跳到主要内容

Optional Fields

A common issue with Protobufs is that the way that nil values are represented: a zero-valued primitive field isn't encoded into the binary representation, this means that applications cannot distinguish between zero and not-set for primitive fields.

To support this, the Protobuf project supports some Well-Known types called "wrapper types". For example, the wrapper type for a bool, is called google.protobuf.BoolValue and is defined as:

// Wrapper message for `bool`.
//
// The JSON representation for `BoolValue` is JSON `true` and `false`.
message BoolValue {
// The bool value.
bool value = 1;
}

When entproto generates a Protobuf message definition, it uses these wrapper types to represent "Optional" ent fields.

Let's see this in action, modifying our ent schema to include an optional field:

// Fields of the User.
func (User) Fields() []ent.Field {
return []ent.Field{
field.String("name").
Unique().
Annotations(
entproto.Field(2),
),
field.String("email_address").
Unique().
Annotations(
entproto.Field(3),
),
field.String("alias").
Optional().
Annotations(entproto.Field(4)),
}
}

Re-running go generate ./..., observe that our Protobuf definition for User now looks like:

message User {
int32 id = 1;

string name = 2;

string email_address = 3;

google.protobuf.StringValue alias = 4; // <-- this is new
}

The generated service implementation also utilize this field. Observe in entpb_user_service.go:

// Create implements UserServiceServer.Create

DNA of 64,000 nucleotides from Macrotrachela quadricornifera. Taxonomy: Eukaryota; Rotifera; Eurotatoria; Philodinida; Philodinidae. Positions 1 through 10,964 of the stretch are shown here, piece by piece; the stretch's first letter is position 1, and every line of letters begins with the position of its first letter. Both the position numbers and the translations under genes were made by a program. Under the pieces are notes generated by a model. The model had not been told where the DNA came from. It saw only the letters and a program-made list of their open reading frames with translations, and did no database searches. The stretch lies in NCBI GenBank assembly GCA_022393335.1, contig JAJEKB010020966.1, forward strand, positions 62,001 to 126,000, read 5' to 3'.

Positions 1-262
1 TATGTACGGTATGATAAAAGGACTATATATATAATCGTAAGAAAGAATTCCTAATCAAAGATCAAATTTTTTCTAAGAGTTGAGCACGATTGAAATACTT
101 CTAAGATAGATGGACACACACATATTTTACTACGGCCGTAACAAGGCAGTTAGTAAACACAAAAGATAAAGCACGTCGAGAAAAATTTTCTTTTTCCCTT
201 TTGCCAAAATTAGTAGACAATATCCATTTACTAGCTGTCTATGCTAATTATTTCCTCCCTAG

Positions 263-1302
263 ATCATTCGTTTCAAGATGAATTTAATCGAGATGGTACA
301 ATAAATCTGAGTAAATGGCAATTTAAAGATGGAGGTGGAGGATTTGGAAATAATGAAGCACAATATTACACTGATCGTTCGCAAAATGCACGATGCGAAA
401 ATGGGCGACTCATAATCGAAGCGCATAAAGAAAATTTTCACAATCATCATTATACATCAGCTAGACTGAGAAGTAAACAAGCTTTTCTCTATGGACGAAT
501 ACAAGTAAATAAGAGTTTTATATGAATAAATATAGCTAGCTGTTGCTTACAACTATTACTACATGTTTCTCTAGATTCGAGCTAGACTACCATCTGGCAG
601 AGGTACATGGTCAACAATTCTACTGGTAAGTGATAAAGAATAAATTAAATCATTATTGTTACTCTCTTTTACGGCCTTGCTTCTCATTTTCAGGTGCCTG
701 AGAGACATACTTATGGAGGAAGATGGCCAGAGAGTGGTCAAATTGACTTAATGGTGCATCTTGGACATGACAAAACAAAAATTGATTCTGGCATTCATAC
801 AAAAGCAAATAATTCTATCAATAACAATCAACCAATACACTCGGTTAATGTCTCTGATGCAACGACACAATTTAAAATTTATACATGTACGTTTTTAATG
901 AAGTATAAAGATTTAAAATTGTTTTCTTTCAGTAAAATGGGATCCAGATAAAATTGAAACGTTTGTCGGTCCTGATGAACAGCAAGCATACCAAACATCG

func (svc *UserService) Create(ctx context.Context, req *CreateUserRequest) (*User, error) {
user := req.GetUser()
m := svc.client.User.Create()
if user.GetAlias() != nil {
m.SetAlias(user.GetAlias().GetValue())
}
m.SetEmailAddress(user.GetEmailAddress())
m.SetName(user.GetName())
res, err := m.Save(ctx)

switch {
case err == nil:
return toProtoUser(res), nil
case sqlgraph.IsUniqueConstraintError(err):
return nil, status.Errorf(codes.AlreadyExists, "already exists: %s", err)
case ent.IsConstraintError(err):
return nil, status.Errorf(codes.InvalidArgument, "invalid argument: %s", err)
default:
return nil, status.Errorf(codes.Internal, "internal: %s", err)
}
}

To use the wrapper types in our client code, we can use helper methods supplied by the wrapperspb package to easily build instances of these types. For example in cmd/client/main.go:

func randomUser() *entpb.User {
return &entpb.User{
Name: fmt.Sprintf("user_%d", rand.Int()),
EmailAddress: fmt.Sprintf("user_%d@example.com", rand.Int()),
Alias: wrapperspb.String("John Doe"),
}
}